Meanwhile, whether the city can continue its role in ''creating" the middle class, as Jacobs would have it, remains an open question. In today's knowledge-based economy, that has to mean higher educational achievement for Boston's minority community, which now accounts for just over half the city's population-and more than 85 percent of the public school population.

Given the still uneven quality of Boston schools and big achievement gap for minority students, the road into the middle class for Boston's fast-growing Hispanic community, the only group whose numbers have been increasing in the public schools, looks awfully bumpy. ''Those pathways exist," says Jose Duran, executive director of the Hispanic Office of Planning and Evaluation, a Boston nonprofit that helps low-income Hispanic youth make it to college. ''But in some cases they're almost like hidden trails."

. . .

Kotkin's ephemeral city argument has resonated with some observers of urban America, but it has also drawn plenty of scorn from critics who say he clings to an outmoded vision of cities from the industrial era. Faced with today's challenges and opportunities, Boston seems to be following a two-track course: Eager for the expanded tax base and economic activity that comes with new high-end residential development, the city is rolling out the welcome mat for the less-rooted monied class, while trying to convince middle-class families it hasn't given up on them.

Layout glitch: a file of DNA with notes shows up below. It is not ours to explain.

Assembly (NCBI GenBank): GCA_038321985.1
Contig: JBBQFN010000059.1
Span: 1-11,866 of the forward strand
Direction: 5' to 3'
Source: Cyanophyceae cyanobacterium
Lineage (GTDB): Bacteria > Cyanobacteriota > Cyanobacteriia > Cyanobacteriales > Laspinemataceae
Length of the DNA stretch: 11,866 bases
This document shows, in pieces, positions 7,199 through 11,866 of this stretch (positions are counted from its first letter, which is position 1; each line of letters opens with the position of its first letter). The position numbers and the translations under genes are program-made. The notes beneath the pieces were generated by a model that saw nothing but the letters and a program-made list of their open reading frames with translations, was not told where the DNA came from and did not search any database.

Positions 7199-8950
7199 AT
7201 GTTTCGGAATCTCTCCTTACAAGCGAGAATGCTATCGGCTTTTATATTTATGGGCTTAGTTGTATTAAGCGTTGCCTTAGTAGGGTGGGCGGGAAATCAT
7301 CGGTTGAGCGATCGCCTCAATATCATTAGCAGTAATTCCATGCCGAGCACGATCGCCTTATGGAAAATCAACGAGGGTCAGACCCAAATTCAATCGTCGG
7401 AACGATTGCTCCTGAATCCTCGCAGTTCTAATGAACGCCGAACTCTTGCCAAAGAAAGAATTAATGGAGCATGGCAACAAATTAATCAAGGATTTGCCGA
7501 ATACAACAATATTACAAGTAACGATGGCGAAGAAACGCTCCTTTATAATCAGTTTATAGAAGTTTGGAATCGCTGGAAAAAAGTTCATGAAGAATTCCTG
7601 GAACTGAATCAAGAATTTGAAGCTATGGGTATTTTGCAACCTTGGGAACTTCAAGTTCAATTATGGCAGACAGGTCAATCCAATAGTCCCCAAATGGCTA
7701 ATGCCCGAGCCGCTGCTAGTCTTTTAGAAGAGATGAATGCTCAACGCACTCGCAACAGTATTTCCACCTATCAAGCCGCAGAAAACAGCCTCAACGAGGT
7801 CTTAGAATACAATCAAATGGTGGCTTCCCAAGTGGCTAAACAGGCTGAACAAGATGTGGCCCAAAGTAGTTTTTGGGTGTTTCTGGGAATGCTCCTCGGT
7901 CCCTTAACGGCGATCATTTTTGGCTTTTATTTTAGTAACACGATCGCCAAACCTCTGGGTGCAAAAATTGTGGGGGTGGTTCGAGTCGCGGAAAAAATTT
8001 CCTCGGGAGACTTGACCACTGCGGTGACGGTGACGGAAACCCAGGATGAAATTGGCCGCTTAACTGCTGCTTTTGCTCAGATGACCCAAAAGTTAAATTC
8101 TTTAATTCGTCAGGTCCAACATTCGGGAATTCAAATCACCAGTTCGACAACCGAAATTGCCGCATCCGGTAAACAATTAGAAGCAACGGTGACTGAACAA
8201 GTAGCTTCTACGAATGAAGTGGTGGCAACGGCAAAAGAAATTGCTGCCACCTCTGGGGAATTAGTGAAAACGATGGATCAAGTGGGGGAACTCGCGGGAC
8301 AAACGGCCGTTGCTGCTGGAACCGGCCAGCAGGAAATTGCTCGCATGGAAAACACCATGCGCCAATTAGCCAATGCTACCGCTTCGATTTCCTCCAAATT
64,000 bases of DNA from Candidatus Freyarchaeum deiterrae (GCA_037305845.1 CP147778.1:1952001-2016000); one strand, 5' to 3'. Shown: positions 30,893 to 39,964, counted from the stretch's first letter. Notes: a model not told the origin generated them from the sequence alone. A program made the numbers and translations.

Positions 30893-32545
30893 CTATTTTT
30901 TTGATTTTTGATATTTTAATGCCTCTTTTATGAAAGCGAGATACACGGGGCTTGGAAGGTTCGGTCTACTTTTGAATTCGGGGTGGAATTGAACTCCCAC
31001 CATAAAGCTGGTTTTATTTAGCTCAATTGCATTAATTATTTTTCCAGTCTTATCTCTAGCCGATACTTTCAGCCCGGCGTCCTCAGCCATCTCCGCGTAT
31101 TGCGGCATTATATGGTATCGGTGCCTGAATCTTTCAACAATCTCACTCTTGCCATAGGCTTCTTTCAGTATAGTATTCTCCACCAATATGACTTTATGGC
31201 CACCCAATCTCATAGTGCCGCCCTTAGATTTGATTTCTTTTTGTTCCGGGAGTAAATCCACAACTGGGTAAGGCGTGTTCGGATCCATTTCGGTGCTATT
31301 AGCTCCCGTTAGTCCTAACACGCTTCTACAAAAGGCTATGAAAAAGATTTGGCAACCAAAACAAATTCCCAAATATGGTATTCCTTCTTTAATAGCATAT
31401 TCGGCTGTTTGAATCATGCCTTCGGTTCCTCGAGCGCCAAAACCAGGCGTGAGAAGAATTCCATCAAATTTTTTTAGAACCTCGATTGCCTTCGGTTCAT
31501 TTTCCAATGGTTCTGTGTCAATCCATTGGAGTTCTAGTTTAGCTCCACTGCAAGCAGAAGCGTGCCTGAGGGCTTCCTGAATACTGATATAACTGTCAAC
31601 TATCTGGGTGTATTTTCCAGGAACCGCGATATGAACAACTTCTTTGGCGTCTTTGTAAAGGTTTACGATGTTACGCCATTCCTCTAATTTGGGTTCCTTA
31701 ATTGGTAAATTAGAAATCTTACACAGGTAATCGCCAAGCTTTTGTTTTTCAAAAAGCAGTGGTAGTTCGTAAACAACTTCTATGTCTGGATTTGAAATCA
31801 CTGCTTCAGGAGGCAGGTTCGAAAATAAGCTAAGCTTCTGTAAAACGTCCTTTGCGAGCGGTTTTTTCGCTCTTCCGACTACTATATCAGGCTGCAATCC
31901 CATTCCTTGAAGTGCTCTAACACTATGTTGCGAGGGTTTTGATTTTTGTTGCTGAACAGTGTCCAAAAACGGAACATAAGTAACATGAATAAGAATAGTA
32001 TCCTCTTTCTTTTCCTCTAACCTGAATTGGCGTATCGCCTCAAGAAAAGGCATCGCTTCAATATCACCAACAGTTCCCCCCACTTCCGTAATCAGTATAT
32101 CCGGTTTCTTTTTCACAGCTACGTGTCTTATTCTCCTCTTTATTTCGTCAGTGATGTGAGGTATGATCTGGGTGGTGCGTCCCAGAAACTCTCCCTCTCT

With high housing costs pushing families ever farther from Boston (and all too often out of the state altogether), it's hard to blame the city for trying to win with the hand it's been dealt. We can lament the loss of families and even the ways the city may be losing some of its character along the way. But the balancing act Boston is trying to perform is the sort of challenge other cities would love to have.

Michael Jonas is an associate editor of CommonWealth magazine, published by MassINC, a nonpartisan think tank in Boston.